BURLINGTON – Residential and commercial tax rates are set for another modest increase after the Board of Selectmen unanimously approved the tax classification for Fiscal Year 2020 at its meeting last night.
The residential tax rate is expected to be $9.64, down from $10.48 in Fiscal Year 2019.
The town’s financial team presented the Board of Selectmen with the tax classification information of all the taxable property in Burlington. As is the case annually, the Selectmen formally opened tax classification matter as a public hearing.
Town Appraiser/Assistant Assessor James Doherty led the presentation and acknowledged the continued growth the town is experiencing again this year, much like the last 10 years, due to new construction, both commercially and residentially.
“This is again a situation developed in the marketplace and when you have a strong economy like we have had, people make investments and the town shares in that ability to potentially capture the value and revenue at some point and time,” Doherty said of the impact of the town’s sustained growth. “It is a healthy indication in terms of viability to continue providing the needs that Town Meeting deems need to be funded. It is a remarkable scenario for the town and reflects the copious amount of investments going on in Burlington.”
In terms of growth and economic standing, Burlington is in a “very good” situation with all the capacity at its disposal. The Department of Revenue most recently estimated the total value of Burlington is over $6 billion and the tax levy (the amount of money raised through property taxes) is over $105 million. All the tax levy plan options on the table for the Selectmen to approve were under the levy capacity by $12 million, which is a healthy situation for a community to be in. The tax levy for Fiscal Year 2020 checks in at 4.61 percent. The town’s “growth” in Fiscal Year 2020 is at $3,270,590.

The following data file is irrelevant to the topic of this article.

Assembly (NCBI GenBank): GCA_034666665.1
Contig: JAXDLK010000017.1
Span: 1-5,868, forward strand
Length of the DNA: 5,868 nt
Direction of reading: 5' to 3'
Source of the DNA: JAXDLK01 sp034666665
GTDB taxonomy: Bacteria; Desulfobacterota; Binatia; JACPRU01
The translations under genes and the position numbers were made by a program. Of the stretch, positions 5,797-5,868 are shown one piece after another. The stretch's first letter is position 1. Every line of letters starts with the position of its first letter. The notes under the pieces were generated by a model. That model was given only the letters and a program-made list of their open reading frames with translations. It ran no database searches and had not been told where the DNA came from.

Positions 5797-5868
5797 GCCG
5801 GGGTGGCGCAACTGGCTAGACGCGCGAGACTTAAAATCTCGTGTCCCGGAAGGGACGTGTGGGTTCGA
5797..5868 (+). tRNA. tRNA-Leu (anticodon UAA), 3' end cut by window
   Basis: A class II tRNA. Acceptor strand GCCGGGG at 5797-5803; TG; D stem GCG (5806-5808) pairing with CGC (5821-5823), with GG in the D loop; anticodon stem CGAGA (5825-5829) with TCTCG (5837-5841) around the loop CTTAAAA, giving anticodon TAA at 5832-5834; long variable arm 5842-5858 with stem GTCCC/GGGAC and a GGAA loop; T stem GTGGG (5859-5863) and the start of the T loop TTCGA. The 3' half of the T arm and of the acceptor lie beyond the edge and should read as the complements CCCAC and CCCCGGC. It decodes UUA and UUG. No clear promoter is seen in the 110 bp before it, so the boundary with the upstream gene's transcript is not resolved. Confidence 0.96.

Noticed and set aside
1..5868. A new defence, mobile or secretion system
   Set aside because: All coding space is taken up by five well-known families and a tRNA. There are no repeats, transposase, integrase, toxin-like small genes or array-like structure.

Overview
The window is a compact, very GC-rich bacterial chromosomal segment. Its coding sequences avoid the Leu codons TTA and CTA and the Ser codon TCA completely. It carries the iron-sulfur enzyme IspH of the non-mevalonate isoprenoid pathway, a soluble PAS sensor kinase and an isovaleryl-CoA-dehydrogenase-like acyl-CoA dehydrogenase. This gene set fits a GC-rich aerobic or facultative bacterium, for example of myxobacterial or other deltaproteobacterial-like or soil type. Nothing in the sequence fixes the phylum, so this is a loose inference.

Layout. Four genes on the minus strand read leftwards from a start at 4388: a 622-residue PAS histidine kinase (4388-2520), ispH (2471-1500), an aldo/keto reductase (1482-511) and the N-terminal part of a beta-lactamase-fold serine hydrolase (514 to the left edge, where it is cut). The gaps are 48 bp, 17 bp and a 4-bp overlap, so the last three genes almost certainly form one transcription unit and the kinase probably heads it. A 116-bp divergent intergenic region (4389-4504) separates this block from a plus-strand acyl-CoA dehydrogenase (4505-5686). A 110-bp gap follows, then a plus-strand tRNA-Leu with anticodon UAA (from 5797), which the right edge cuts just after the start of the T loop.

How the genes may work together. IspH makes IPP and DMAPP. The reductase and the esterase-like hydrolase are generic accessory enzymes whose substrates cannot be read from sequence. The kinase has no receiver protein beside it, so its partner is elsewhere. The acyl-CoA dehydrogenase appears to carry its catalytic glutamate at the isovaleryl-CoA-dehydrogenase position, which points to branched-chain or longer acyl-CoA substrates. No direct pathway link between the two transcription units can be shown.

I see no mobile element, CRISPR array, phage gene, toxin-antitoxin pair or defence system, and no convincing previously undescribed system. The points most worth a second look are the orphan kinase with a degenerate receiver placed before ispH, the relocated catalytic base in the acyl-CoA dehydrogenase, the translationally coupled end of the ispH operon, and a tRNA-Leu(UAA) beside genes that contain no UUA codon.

Doherty went to talk about the process of shifting the tax rate, which is a community’s decision to either tax residents and commercial, industrial, and private properties (CIP) at a single rate or shift more of the tax burden onto the CIP properties and off the backs off residents, which is an option in Massachusetts and one Burlington has utilized in recent years.
“Our reports suggest Burlington will have a flexible rate and won’t want to retrench from that because it would be a substantial burden put on the residential tax payers,” reassured Doherty.
Under the approved tax rate option as recommended by the financial team, Doherty cited an example of the difference between a single rate and flexible rate. Following a flexible rate, with the average single-family home assessed at $567,000 (was $502,000 last year) in Burlington, the average tax bill for residents is over $5,466 with a $9.64 rate for residents. A single rate would see residents pay $8,930 on a home worth $567,000. That equates to over a $3,000 swing for residents when it comes to the difference between a flexible rate and single rate. The $9.64 increase for residential properties is one of the lower options available.
These tax rate figures are based on what was voted on at Town Meeting this past January and May, as the Fiscal Year 2020 tax rate was set. The budget guidelines set by Ways & Means are comprised of a 4.5 percent tax levy increase and 3.5 percent operating budget increase (blended for the schools and town).
When compared to approximately a dozen surrounding communities, Woburn is the only one with a lower residential tax rate than Burlington.
The Selectmen were appreciative of the financial team preparing and presenting the myriad of complex tax figures and statistics to them in a way that each could understand it.
“I appreciate you guys being here and getting this ready for us,” thanked Selectman Chair Joseph Morandi. “We thank you for all that your team does and making this easier for us.”
He added, “This town is in fantastic shape. What we provide to residents is incredible compared to other towns. Our amenities in town are fantastic.”
The Selectmen unanimously approved the tax classification as presented after closing the public hearing.